A knock on the door startles you. Tasha calls out your name from behind the door. "Just a moment, I'm not decent," you lie, shoving the items back into your satchel. You close it tight and throw it on the side of the desk. Best not to let your ROTC cadet host know something was wrong. You calm your nerves and open the door.
"Good morning," Tasha greets.
"Morning," you yawn.
"May I come in?"
"Sure," you hold the door open so your African American, young adult host can enter. You glanced at her attire. She was dressed in her Army Combat Uniform.
You close the door and turn to her. "Are we heading somewhere we need a military presence?"
Tasha chuckles, "No, my unit and I are going on a training mission while Dalton takes you to the police station."
"Me," you hold back the panic in your voice, trying not to look at the bag with your stolen goods.
"Not just you, everyone. I was wondering," She pulls out her hands from behind her back. You catch the slip of paper she is carrying. "if you might be willing to aide Dalton and I with a little mystery."
"Aide you how?"
"You served in the war as an MP and then went to college where you received your degree in criminal justice. After graduation you were promoted to Captain then was transferred to the Pentagon where you worked intelligence for fifteen years. You worked your way up to Major General then retired a year before you were eligible for another promotion. You left the army on a very nice retirement package. You have been writing freelance investigative reports for several top newspapers and work as a military correspondent for the networks, FOX, and CNN."
"You know alot about me."
"I make it my business to know everything about the passengers and crew members on my boat."
"Alright, it's all true. What does any of that matter to you?"
"Are you on this cruise for business or personal reasons?"
"You've been called back to duty, Major. There's a thief on my boat and I want to know their identity."
"You can't call me back to service. Only the president...." Tasha hands you the note she had been keeping from you. You stare at the handwritten note from the President of the United States. How could Tasha have gotten that? You know the president's handwriting. Maybe it was a forgery. You hold it in the air examining the ink, paper and handwriting. Everything was legit. The secret markings, the formation of the letters, everything! You lower the paper with a long sigh. This was the last thing you ever wanted. How do you explain to your commander-in-chief you are the one who took it. "Whose my contact?"
"I am. No one, including Dalton, knows you have been reactivated. You must understand the thief is a threat to national security. No on can know about this vessel and this trip. When the tour is over we will ensure the passenger do not remember the trip. They will think it was all a dream."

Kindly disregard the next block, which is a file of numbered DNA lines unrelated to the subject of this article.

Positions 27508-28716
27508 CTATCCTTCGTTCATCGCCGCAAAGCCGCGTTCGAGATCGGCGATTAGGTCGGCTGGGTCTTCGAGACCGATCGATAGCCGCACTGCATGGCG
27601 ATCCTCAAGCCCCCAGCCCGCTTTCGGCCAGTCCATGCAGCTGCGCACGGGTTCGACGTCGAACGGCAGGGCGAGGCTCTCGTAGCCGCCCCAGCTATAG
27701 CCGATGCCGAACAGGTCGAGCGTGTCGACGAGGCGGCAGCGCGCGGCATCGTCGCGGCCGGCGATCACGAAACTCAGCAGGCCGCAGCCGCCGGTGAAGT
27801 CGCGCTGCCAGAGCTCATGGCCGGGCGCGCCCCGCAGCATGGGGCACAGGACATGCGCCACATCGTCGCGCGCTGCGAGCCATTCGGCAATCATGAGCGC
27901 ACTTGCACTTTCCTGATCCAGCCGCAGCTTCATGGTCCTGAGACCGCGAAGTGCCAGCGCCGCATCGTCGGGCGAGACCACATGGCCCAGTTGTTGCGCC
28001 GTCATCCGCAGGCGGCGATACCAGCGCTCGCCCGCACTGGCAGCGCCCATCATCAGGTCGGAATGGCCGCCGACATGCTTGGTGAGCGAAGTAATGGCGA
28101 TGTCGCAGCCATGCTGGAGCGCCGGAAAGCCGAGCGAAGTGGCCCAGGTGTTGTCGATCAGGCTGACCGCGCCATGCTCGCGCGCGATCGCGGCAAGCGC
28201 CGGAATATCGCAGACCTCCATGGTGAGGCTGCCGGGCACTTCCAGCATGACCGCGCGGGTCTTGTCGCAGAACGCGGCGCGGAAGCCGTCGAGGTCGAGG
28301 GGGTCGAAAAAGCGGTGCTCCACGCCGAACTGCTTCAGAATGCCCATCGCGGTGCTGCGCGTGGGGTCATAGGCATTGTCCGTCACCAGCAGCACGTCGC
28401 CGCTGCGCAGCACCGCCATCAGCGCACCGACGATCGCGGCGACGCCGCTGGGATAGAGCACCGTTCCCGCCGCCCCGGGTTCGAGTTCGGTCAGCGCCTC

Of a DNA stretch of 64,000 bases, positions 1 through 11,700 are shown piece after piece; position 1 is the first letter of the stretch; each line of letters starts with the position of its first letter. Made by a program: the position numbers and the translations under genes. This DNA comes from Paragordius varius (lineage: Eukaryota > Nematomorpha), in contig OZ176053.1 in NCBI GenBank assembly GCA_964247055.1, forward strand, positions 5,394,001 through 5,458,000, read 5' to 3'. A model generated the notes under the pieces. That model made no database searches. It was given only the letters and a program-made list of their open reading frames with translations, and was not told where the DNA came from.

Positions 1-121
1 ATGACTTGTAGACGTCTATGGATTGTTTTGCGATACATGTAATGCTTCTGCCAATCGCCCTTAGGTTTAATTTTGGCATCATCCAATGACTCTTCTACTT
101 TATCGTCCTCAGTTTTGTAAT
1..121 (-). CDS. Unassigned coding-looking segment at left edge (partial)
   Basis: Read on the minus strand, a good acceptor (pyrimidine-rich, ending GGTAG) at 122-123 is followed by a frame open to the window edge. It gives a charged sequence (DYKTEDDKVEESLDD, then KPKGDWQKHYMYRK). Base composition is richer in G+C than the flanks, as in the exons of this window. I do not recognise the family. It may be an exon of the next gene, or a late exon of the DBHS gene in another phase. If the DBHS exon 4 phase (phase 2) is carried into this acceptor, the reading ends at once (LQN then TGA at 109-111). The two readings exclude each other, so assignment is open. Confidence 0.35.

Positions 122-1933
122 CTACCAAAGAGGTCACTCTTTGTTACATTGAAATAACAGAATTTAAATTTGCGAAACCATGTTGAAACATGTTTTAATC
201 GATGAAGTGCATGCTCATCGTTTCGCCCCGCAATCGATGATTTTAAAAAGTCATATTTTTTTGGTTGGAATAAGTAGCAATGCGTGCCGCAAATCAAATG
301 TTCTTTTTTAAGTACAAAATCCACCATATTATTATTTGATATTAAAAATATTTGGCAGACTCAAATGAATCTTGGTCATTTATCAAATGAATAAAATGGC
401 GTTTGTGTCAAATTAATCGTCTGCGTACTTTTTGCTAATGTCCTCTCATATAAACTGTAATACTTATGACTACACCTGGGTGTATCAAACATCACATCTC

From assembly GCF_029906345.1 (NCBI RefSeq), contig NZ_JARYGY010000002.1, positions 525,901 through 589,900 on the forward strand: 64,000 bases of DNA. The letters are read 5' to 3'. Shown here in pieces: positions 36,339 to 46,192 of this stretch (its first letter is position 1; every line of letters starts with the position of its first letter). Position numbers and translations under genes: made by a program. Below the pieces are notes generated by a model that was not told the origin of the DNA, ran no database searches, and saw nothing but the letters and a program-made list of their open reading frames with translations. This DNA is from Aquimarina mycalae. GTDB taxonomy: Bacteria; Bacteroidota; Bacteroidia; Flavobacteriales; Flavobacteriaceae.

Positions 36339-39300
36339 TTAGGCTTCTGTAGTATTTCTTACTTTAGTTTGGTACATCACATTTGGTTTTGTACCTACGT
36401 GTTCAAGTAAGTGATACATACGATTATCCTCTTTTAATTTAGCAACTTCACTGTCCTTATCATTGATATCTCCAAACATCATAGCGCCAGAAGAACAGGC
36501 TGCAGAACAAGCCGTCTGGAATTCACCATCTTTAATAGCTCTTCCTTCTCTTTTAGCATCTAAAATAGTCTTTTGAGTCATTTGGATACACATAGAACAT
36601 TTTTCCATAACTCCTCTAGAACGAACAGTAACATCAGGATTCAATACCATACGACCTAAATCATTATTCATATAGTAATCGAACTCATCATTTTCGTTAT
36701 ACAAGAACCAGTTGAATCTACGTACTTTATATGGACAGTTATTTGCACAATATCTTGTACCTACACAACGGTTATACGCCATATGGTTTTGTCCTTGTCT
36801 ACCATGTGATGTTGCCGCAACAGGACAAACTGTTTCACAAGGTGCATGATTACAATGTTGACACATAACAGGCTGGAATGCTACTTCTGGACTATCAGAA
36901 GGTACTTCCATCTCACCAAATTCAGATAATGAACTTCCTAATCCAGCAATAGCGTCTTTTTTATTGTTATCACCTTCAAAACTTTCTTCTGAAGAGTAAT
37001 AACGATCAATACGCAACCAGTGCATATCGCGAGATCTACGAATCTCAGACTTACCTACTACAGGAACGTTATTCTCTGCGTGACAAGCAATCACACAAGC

"What's the purpose in that if no one can remember what they experienced?"
"Oh, they will remember some of it but they will think it was divine inspiration that had given them the idea. They'll turn their experiences into a novel, short story, poem, song, who knows what other pieces of art will come of it. I've been doing this for four years. Each time, there have been new works of literary and visual arts that explode soon afterwards in the United States. This vessels job is to ensure the arts do not die in our county. They can never die. If the thief exposes this little governmental secret then we can rest assure other countries will try to duplicate our program. This vessel could potentially become used for war and not the peacefully endeavours we employ. Think about it. A ship that can travel through space, time and other dimensions? Why in the wrong hands you could eliminate an entire population by one tiny act in their history."
"True. How do you chose who comes on this ship? There were so few tickets available."
"Only those whom we have pre-chosen from the population ever see the offer on the website you went too."
"Why chose me?"
"In case I needed you. You will continue on the tours as you usual but will keep a sharp eye on everyone and everything around you, understood?"
"Good, get ready. The next tour is at a police station," Tasha said then exited from your cabin. You look down at you bag. Someway, you were going to have to make duplicates of everything you stole and plant them on a passenger. That could be easier said then done.
|Tasmania Police Station by Canley|
Sometimes, I wonder why I bother, I thought, looking around the room. Five visitors sat in the barely adequate chairs, watching and listening to the hum and howl of the station around them. One woman wrinkles her nose in distaste as people stagger past - a drunk draped on a woman that could kindly be described as worn out. Her saggy breast almost falling out of a threadbare dress that is several years too young for her, and wasn't in style when it was new. Its Lycra is sagged and pulled in various places, and the wide V at the front gives a view of flaccid, wrinkled skin.